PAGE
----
This section describes the boot process of Qlustar cluster-nodes.
The boot process of the compute-nodes follows precise rules. It takes place in six steps:
The PXE boot ROM of the network card sends a DHCP request. If the node is already registered in QluMan, the request is answered by the DHCP server running on the head-node(s), allowing the adapter to configure its basic IP settings.
The boot ROM requests a PXE loader program from the TFTP server on the head-node (the TFTP server specified by DHCP could also be on another node, but this is not the default). The PXE loader is then sent to the compute-node via TFTP.
PXELinux downloads the Qlustar Linux kernel and the assigned initial RAM-disk image and boots the kernel. This image doesn’t hold the final OS, it has just enough functionality to download the real OS image in the next step.
A Qlustar specific script
/initis executed as the initial init process. This script sets up the unionFS filesystem structure as well as basic networking functionality and finally starts the Qlustar multicast client to download the real OS image assigned to the node and delivered by the Qlustar multicast image server ql-mcastd. This image is unpacked into the path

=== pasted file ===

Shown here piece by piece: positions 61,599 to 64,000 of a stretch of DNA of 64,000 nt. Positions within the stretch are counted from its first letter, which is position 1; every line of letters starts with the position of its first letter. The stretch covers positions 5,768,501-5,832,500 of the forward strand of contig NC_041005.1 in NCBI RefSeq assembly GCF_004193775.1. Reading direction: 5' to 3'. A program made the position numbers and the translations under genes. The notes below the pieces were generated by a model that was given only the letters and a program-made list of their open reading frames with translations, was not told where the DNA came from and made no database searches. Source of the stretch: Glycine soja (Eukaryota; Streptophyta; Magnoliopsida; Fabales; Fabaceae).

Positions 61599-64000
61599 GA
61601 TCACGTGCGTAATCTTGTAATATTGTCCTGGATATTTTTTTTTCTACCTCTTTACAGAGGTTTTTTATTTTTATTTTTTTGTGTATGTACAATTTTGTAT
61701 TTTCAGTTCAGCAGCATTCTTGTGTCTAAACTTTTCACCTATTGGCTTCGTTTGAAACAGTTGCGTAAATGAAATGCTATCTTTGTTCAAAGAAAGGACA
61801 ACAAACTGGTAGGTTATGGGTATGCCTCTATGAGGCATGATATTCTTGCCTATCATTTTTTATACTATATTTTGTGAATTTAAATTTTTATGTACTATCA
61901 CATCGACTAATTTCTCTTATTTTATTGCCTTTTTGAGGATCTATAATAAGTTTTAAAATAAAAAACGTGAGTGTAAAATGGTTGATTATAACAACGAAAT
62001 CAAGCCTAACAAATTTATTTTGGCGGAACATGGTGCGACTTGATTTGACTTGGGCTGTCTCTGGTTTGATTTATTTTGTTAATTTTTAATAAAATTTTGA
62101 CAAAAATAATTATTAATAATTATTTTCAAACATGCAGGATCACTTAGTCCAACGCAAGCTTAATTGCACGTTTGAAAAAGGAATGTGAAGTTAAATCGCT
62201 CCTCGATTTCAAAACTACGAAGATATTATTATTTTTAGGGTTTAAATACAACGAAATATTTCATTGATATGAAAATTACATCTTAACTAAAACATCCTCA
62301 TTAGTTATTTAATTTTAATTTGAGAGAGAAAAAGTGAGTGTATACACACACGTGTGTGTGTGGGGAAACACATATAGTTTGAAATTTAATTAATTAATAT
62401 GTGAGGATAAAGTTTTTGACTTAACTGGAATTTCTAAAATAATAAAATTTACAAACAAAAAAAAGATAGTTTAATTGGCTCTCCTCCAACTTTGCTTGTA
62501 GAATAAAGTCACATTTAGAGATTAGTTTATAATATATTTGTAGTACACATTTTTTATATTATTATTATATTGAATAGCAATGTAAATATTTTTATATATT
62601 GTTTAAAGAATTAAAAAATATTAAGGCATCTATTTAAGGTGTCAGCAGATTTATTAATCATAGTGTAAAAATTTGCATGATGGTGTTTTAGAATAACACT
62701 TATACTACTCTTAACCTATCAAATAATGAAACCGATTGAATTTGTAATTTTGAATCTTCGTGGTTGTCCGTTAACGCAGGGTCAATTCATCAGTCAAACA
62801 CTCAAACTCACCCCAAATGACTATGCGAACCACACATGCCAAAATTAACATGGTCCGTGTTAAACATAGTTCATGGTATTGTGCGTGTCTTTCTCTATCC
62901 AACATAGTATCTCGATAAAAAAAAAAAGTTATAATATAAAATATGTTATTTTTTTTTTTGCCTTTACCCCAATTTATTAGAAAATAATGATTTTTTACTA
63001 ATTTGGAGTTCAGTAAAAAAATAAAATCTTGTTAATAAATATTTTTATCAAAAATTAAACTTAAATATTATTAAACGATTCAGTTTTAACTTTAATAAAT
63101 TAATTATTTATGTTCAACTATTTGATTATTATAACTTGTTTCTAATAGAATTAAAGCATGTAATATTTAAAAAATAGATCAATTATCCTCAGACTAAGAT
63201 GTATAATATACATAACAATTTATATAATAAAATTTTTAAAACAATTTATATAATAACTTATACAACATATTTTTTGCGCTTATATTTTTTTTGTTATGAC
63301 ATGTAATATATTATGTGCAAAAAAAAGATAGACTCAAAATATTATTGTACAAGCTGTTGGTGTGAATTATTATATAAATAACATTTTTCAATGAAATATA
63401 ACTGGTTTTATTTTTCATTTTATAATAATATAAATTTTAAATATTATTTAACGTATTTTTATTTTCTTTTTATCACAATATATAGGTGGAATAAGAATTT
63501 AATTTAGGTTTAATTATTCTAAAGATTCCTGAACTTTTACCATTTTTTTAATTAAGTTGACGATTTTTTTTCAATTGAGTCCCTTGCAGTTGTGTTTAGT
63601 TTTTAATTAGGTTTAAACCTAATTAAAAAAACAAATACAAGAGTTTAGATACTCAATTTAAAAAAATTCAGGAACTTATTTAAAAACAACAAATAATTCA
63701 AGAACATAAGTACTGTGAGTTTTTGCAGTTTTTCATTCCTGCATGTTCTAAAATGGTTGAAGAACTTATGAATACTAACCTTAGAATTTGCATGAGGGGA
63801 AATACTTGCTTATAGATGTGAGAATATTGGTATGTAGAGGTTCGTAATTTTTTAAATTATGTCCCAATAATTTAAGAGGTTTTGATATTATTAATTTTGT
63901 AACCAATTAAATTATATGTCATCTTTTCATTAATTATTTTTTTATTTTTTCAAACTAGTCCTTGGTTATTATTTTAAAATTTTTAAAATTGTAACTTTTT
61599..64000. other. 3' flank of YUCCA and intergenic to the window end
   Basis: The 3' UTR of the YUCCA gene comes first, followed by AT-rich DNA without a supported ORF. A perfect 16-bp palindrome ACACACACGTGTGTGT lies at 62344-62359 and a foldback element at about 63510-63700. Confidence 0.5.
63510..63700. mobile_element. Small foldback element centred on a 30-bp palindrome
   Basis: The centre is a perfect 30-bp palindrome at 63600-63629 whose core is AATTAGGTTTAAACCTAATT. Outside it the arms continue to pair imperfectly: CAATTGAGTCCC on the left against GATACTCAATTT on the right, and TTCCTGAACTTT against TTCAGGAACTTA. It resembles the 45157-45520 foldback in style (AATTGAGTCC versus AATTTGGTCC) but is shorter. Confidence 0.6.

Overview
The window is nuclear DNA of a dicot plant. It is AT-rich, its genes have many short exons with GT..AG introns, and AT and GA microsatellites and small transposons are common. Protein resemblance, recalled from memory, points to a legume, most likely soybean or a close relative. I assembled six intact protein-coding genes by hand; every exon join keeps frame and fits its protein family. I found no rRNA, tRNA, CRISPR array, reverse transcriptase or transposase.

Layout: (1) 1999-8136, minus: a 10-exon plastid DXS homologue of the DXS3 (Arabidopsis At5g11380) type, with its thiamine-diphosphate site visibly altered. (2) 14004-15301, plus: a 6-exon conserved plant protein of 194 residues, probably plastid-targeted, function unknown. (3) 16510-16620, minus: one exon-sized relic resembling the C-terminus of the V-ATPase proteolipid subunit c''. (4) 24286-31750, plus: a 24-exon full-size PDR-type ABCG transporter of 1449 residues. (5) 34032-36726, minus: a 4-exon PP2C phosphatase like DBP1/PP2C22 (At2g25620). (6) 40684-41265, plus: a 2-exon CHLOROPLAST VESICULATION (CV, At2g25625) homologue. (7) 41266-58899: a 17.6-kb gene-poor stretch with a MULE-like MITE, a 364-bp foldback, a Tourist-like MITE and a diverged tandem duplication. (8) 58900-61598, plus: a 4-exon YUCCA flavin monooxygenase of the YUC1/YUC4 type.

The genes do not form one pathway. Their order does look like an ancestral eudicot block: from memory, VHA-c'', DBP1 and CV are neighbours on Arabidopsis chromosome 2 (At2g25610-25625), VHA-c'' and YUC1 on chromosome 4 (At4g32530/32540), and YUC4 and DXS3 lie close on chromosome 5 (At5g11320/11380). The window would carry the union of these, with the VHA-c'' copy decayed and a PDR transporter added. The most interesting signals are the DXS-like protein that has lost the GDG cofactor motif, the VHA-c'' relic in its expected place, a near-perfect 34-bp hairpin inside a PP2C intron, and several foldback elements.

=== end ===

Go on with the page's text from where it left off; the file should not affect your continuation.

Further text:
/union/image. The system then moves to the next boot stage by changing the root filesystem to the new unpacked OS image. Control is now passed to the 2nd Qlustar init script
The latter first executes systemd-udevd to trigger the auto-loading of kernel drivers and then starts QluMan execd in a one-shot configure-mode. Hereby execd a) receives all the node-specific options from qlumand running on the head-node and b) executes corresponding scripts to process the options received.